While I personally don't have a problem with overt sexuality ("anime boobs"), that isn't what turned me off. I found that every scene of dialogue was weirdly off-putting. Within minutes, one character calls another a "dumb bitch" and tells her to shut up. A female host is worried about a camera zooming in and seeing her wrinkles. Another character undergoes a test to prove her pervertedness. It was relentless. I said "hey we probably shouldn't stream this" and it was collectively agreed upon. It was a discussion, not an order.

It would have been uncomfortable, which is not always bad. I totally get wanting to see us squirm a little bit, or play something we flat out do not like. The good kind of public discomfort comes from things like arguing our way through The Hall of Greats, playing something we’re all terrible at, or subjecting one of us to VR while the others point and laugh. As I stated during the stream, it’s a fine line. It’s a line we haven’t crossed many times at Easy Allies, but it’s something we need to talk about and, despite our goofs in handling the messaging, I’m glad we’re talking about it now. A lot of these decisions happened behind the scenes previously, when something would be considered for Tuesday night and not chosen. Everyone at the $2 level is a part of that conversation now, and it might take a few weeks to clean up that process.

Our streams are supported by the conversations generated by the games we’re playing. The goal is to not go off the rails or fake interest in the subject matter at hand. Our pass on SKPBS is us accepting that it would make for a lousy Easy Allies Tuesday Night Group Stream. We always want to put our best foot forward, especially when we’re all together, so we have to go with our gut whenever something feels off. In this instance it has to do not only with sexuality, specifically directed at minors, but also language that is not inclusive and could alienate many viewers.  There are a wide range of possible road blocks we’ll have to navigate moving forward. We’ll do our best to explain the reasoning, and we hope that collectively they’ll paint a clearer picture of what we deem appropriate when it’s Group Stream time.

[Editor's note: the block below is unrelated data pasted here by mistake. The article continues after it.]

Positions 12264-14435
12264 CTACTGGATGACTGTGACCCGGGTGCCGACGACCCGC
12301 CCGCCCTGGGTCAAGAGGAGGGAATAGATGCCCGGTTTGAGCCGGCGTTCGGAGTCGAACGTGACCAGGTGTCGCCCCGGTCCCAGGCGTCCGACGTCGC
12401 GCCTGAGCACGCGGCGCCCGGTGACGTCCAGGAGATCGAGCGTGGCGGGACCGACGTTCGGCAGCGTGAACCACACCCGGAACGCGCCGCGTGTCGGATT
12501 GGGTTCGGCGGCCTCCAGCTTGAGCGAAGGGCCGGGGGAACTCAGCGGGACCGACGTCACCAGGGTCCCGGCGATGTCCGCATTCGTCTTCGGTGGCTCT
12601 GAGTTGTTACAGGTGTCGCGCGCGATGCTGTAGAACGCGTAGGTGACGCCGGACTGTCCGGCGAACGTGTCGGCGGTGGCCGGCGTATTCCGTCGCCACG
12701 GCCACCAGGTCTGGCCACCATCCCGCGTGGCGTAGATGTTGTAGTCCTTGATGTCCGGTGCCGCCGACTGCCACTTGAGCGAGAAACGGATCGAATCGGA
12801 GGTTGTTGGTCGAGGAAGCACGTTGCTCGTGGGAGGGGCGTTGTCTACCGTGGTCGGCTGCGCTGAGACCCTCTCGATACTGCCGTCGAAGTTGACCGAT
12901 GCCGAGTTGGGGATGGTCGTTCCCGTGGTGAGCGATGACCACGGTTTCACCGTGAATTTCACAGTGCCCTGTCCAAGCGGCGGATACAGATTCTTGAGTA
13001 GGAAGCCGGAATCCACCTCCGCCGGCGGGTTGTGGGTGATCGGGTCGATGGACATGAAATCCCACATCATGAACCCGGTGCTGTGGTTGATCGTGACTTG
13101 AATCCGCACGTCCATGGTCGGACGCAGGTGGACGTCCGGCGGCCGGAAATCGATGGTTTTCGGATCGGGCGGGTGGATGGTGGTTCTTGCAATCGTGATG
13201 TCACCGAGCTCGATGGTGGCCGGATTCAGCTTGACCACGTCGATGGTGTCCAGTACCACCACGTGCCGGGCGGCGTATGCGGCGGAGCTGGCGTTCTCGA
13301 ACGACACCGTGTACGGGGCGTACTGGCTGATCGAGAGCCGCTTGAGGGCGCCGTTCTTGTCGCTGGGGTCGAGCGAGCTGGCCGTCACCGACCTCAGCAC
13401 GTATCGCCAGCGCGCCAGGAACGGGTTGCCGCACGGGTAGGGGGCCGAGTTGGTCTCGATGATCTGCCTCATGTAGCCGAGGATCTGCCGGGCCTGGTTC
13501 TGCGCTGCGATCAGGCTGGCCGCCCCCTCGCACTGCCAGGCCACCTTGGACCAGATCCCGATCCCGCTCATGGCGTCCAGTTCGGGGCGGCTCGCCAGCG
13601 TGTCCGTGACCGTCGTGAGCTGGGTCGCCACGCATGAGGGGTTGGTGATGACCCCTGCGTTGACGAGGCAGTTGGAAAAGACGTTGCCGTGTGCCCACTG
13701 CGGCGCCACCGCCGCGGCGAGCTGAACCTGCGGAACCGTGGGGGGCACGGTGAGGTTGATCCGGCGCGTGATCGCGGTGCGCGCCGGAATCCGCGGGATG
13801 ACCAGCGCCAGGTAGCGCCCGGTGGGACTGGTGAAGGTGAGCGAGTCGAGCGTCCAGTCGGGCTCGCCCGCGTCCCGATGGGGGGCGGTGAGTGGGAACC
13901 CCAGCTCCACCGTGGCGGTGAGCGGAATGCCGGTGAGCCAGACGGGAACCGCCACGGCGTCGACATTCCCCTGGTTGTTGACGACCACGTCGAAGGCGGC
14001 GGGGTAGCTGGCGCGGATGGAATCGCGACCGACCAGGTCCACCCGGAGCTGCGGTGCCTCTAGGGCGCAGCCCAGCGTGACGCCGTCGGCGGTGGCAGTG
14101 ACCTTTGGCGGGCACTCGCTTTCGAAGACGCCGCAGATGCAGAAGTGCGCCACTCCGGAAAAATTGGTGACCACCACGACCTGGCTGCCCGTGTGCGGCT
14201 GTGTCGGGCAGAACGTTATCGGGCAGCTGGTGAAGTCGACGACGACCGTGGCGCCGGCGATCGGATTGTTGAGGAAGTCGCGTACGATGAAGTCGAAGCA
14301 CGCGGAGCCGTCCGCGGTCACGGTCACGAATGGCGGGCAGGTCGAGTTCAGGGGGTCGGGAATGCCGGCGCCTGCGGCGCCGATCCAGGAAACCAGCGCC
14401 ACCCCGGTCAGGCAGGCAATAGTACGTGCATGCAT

I’m confident with the decision we made, but not happy with how we handled it. There will inevitably be games that we’re not comfortable playing, for many possible reasons. The Group Stream Selection Committee was created to place a priority on what our community wants to see the most. Hopefully you trust us enough to decide what among that tier would make a good Group Stream. Please be respectful to others when addressing this. Listen to multiple perspectives before responding, and avoid singling out people just for things they like. Let’s keep the conversation productive. Thanks to everyone that voted this week. Thanks to everyone that expressed their concerns about this in our forums, on social media, and here on Patreon. I encourage you to keep doing so.